Home Beginners Forex Education Forex Economic Indicators How the Trade Balance Affects the Forex Market

How the Trade Balance Affects the Forex Market

222
0

 

We can define Trade Balance as the difference in value between exported and imported goods and services for a designated time period. It can also be referred to as trade deficit/surplus. A trade deficit occurs if more products and services are imported than exported. A trade surplus happens if there are more goods and services which are exported than imported.

Every country produces goods and services. These can be consumed locally or exported to other countries for foreign exchange earnings. No country is entirely self-sufficient. Therefore it will also import goods and services that are beneficial to their economy from other countries, thus, paying the cost using foreign exchange. That is is the trade process that countries engage in. The Trade Balance is the comparison between the amount earned from the exports and the amount spent on foreign exchange for its imports. This can also be referred to as the balance of trade.

 

What factors affect the Trade Balance

Factors affecting the balance of trade include:

  1. a) Production costs, which includes land, labor, capital, taxes, incentives, etc. in the exporting country and the same applies to those in the importing economy;
  2. b) The cost and availability of resources which include raw materials, intermediate goods, and other inputs;
  3. c) Fluctuations in the exchange rate;
  4. d) Taxes and limitations on trade;
  5. e) Non-tariff barriers such as health, safety standards and environmental;
  6. f) The availability (or lack of it) of foreign currency to pay for imports; and
  7. g) Prices of domestic manufactured goods.

 

Why are Trade Balance Figures Relevant to Forex Traders?

Manufacturing, employment, and consumption are what make up international commerce and trade. Imports and exports attract demand and, as a result, are directly linked to the need for both local or foreign currencies. A country should use international currency reserves when they conduct international trade, and the dynamics between imports and exports will dictate which side employment will be generated. Consumer spending and habits will be affected by the kind of goods imported into a country and which are manufactured in a country for local consumption or export.

The Trade Balance report carries a high market impact as manufacturing, employment, and consumer spending/consumption are factors that significantly affect the state of a countries economy. Also, the trade balance has a direct impact on a country’s Gross Domestic Product (GDP).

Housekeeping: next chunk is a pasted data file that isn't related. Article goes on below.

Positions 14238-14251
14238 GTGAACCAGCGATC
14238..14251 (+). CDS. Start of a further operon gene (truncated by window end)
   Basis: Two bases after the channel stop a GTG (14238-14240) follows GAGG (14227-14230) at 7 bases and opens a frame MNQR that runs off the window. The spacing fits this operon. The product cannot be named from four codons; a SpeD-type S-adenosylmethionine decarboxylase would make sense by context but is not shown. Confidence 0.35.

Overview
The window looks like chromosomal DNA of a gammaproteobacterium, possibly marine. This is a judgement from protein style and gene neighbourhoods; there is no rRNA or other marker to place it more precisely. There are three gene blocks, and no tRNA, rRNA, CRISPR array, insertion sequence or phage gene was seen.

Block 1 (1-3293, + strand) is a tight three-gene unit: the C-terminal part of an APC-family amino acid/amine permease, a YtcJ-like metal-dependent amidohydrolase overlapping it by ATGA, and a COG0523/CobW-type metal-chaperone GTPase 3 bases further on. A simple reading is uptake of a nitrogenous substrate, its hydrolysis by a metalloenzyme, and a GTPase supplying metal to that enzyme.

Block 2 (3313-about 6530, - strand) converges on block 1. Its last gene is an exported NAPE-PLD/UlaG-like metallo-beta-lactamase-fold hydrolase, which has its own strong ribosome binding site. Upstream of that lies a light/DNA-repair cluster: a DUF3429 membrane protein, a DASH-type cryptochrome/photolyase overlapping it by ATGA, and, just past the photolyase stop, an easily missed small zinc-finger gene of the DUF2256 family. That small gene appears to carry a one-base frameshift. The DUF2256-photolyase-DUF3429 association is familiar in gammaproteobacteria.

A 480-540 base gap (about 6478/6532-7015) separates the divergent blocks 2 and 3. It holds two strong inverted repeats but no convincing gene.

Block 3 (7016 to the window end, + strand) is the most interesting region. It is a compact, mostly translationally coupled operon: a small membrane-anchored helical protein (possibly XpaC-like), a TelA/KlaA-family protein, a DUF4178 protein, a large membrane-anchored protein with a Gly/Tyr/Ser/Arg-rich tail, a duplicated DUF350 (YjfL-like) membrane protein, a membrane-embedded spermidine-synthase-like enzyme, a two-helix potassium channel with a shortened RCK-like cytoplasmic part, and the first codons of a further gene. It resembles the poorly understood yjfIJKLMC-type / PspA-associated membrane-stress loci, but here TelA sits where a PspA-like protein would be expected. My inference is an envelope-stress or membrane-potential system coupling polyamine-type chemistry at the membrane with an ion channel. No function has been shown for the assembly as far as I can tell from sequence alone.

How does a Trade Balance report influence the respective currencies?

Net Importers – A net importer country has more imports than exports. Therefore it will need access to a large amount of foreign currency to fund the cost of its imports. An increased supply of the local currency coupled with a growing demand for foreign money will lead to a depreciation of the local currency.

An imbalance in the Balance of Trade which sways towards importation will lead to layoffs in

the manufacturing sector and thus increase unemployment and will cause a depreciation in the value of the local currency.

Net Exporters – A country that is a net exporter will export more goods than they import and have a demand from foreign sources for the cost into the local currency. Increased demand in export will also lead to increased manufacturing, which creates jobs and drives consumer spending and consumption and will cause the value of the local currency to appreciate.

Summary

  • Increased deficit, when imports exceed exports, is bad for the local currency.
  • Increased surplus, when exports exceed imports, is good for the local currency.

The Trade Balance report

The Trade Balance report is issued on a monthly basis, and covers the period of the previous month, which is under review. The most important reports are released from the US, Canada, Australia, New Zealand, United Kingdom, European Union countries, and China. Below you can peruse the various data from the major players.

 

GBP (Sterling) – https://tradingeconomics.com/united-kingdom/balance-of-trade

AUD – https://tradingeconomics.com/australia/balance-of-trade

USD – https://tradingeconomics.com/united-states/balance-of-trade

CHF – https://tradingeconomics.com/switzerland/balance-of-trade

EUR – https://tradingeconomics.com/euro-area/balance-of-trade

CAD – https://tradingeconomics.com/canada/balance-of-trade

NZD – https://tradingeconomics.com/new-zealand/balance-of-trade

JPY – https://tradingeconomics.com/japan/balance-of-trade

 

In conclusion

It is important to keep an eye o Trade Balance reports, as they show the overall health of the respective country. A country that is facing a high rate of unemployment and falling into a bad state of affairs in manufacturing will benefit from a positive trade balance report more than a country where these are not huge concerns. The trade balance report is a crucial piece of fundamental analysis for a trader to use in order to maximise the effectiveness of his trades.

 

LEAVE A REPLY

Please enter your comment!
Please enter your name here